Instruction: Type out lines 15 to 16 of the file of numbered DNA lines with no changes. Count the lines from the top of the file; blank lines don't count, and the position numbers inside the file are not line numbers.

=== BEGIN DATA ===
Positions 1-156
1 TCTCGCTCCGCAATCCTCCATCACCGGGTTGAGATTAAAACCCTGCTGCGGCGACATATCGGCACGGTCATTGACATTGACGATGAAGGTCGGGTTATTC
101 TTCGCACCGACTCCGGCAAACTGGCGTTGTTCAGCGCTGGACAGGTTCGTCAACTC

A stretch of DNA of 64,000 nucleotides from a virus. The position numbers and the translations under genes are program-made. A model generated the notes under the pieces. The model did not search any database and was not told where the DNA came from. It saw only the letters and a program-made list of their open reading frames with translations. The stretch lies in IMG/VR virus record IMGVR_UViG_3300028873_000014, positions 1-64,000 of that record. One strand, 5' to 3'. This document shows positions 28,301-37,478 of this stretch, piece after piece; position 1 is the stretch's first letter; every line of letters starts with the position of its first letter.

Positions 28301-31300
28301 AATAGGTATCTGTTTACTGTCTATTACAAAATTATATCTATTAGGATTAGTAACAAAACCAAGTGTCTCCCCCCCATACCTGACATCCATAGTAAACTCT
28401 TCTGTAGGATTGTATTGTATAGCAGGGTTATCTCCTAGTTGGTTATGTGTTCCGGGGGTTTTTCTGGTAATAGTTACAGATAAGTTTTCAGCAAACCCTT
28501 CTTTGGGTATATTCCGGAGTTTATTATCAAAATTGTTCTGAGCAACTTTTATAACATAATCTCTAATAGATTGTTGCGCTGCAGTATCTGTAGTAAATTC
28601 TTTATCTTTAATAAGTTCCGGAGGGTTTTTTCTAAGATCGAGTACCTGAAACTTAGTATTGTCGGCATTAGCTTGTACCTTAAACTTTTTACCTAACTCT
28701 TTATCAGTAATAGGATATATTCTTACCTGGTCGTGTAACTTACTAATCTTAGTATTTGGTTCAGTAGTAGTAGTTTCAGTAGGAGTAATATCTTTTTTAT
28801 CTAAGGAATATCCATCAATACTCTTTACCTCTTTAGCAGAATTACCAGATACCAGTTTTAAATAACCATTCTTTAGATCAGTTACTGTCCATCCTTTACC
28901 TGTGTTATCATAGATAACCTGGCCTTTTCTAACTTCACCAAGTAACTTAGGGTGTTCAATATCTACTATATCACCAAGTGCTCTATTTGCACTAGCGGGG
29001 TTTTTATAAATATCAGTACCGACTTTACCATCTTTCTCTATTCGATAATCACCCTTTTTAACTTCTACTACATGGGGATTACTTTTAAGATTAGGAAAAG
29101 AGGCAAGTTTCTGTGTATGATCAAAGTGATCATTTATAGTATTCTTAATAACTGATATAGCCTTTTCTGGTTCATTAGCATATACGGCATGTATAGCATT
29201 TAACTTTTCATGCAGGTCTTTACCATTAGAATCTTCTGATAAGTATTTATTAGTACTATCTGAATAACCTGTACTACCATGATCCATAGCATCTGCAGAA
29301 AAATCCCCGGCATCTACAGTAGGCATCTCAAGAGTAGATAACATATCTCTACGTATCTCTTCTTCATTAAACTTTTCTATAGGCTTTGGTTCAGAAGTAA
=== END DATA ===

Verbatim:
29201 TAACTTTTCATGCAGGTCTTTACCATTAGAATCTTCTGATAAGTATTTATTAGTACTATCTGAATAACCTGTACTACCATGATCCATAGCATCTGCAGAA
29301 AAATCCCCGGCATCTACAGTAGGCATCTCAAGAGTAGATAACATATCTCTACGTATCTCTTCTTCATTAAACTTTTCTATAGGCTTTGGTTCAGAAGTAA